NEW YORK (NYTIMES) - Days after the release of Rebecca Donner's book All The Frequent Troubles Of Our Days, its hardcover edition sold out on Amazon, then at online retailer Bookshop.org and at Powell's Books.
When it made its debut on The New York Times bestseller list, the country's largest book retailer did not have any copies.
"I spent the better part of a decade researching and writing this book," Donner said.
"So, of course it's frustrating. Of course it's disappointing. And it's entirely out of my control."
The churning disruption in the global supply chain, which has touched everything from minivans to dishwashers to sweaters, has now reached the world of books, just as the holiday season - a crucial time for publishers and a period that can make or break the entire year for an independent bookstore - approaches.
Publishers are postponing some release dates because books are not where they need to be. Older books are also being impacted as suppliers struggle to replenish them.
To get a book printed and into customers' hands, there are essentially two supply chains. On both paths, at virtually every step, there is a problem.
Books that require a lot of colour, such as picture books, are often printed in Asia. But transporting cargo to the United States has become excruciating, with every imaginable product jostling for position.
First, there are not enough shipping containers. Publishing professionals say that a container, which can hold roughly 35,000 books, used to cost them about US$2,500 (S$3,400), but can now be as much as US$25,000.
Once books get into a container, the ship carrying it is likely to wait in line to dock at a backed-up port. Last month, a record 73 ships were bobbing around in the water near the Port of Los Angeles and the Port of Long Beach.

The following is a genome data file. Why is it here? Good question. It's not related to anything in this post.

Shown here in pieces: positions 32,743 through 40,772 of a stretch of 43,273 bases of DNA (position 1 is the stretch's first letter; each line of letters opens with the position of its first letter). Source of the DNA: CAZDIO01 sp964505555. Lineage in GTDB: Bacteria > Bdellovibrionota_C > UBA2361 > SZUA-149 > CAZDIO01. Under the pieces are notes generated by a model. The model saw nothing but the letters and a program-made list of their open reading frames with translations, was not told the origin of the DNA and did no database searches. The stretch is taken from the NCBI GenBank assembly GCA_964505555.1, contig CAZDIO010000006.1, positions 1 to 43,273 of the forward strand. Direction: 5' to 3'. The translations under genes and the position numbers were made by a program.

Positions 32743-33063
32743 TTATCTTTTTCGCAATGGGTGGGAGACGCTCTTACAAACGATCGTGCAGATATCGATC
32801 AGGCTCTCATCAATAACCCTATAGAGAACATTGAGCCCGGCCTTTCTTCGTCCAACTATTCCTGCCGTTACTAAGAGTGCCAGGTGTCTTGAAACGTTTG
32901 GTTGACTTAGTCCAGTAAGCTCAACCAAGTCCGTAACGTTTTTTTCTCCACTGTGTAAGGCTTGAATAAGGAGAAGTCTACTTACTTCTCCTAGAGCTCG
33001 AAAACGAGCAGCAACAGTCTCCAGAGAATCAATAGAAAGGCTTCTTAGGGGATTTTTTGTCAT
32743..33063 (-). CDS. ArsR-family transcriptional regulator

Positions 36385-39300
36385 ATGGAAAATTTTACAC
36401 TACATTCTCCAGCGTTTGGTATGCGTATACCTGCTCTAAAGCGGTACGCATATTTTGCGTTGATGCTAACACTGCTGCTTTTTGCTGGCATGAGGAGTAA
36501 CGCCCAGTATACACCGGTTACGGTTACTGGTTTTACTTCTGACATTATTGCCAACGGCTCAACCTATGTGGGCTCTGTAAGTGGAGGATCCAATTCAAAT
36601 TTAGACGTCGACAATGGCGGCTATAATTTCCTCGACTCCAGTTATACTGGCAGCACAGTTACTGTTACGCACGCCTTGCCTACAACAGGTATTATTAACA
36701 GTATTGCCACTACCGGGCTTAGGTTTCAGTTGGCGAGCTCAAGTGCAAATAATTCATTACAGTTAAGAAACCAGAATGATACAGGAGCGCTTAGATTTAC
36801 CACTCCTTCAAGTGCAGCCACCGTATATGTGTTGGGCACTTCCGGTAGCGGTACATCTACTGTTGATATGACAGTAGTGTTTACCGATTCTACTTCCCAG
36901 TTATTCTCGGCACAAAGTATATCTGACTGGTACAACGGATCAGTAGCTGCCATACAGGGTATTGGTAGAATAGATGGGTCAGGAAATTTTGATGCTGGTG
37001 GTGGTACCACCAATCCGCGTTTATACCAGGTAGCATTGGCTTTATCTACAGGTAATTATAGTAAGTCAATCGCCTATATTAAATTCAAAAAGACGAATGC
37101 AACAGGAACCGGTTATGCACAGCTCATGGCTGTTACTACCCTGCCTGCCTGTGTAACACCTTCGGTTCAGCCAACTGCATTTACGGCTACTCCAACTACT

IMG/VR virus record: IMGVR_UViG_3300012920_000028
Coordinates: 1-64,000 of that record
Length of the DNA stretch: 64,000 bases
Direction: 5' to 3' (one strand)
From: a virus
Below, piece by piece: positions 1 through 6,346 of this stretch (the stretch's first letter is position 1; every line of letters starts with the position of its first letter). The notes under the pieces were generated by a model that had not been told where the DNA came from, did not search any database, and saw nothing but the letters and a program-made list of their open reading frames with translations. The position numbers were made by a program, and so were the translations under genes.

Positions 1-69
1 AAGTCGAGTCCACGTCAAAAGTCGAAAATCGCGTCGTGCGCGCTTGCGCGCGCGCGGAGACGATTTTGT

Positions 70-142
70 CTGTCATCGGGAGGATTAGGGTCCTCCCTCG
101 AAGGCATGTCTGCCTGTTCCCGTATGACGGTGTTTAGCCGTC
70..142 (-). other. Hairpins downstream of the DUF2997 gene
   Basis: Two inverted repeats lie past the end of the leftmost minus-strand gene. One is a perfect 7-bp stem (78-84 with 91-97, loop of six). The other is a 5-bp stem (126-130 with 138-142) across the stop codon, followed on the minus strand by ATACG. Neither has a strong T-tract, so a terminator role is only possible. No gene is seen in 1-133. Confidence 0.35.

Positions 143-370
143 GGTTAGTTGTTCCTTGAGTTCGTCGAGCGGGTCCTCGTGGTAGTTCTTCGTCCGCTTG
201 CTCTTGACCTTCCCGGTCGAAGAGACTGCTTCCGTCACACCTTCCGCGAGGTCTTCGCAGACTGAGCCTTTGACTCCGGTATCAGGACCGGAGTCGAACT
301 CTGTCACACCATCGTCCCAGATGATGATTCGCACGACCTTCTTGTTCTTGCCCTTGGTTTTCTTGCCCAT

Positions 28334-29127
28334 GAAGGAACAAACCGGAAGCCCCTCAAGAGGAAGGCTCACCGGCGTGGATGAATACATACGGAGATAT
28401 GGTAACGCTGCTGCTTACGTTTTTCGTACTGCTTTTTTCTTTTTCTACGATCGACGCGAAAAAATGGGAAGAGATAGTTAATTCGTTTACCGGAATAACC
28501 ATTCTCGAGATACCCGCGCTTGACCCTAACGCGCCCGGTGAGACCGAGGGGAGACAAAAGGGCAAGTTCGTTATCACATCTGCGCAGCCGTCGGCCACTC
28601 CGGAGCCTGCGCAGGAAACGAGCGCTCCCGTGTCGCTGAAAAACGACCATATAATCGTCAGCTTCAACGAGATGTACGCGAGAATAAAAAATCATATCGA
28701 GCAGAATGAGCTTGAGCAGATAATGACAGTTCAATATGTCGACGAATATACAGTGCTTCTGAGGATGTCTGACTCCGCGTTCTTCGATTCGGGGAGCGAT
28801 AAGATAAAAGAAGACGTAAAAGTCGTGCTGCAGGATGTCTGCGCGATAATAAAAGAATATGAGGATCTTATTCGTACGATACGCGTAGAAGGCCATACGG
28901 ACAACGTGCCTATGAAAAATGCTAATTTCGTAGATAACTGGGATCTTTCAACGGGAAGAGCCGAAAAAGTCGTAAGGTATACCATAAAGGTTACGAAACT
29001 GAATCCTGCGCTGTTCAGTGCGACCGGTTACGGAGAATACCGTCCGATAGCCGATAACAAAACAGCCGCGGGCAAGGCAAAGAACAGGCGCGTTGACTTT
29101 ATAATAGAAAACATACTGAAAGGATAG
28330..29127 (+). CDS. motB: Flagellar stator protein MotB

The trouble began last year, when a drop in demand meant that containers were not where they needed to be to move goods around the world when demand snapped back.
After a series of other setbacks, many containers are now stuck in transit, like those aboard ships waiting to dock.
Worker shortages are also slowing down operations at warehouses and distribution centres.
Companies are raising wages to attract more staff, but they are competing with other businesses and employers doing the same thing.
Covid-19 has exacerbated staffing issues as some workers get sick and others are told to quarantine. At some book distribution centres, one executive said, the vaccination rate is as low as about 30 per cent.
When publishers print books in the United States, those workforce and transportation issues still apply, but they face other complications as well.
After years of printing plants shutting down and going out of business, the demand to print books domestically now exceeds the available capacity.
The plants that remain sometimes do not have enough people to run them, so badly needed machinery sit idle. All of these problems compound one another.
"Trucks are more expensive, containers are more expensive, labour is more expensive," said Mr Jon Yaged, president of Macmillan's US trade-books division.
"And all the extra touches. It used to be that you would place a purchase order and it would just arrive two weeks later. Now, it's 10 touches and 15 e-mails. It's a lot more work."
This mess has led to a cascade of changes in publication dates, sometimes postponing a book a few weeks, other times for months, missing the holiday shopping season altogether.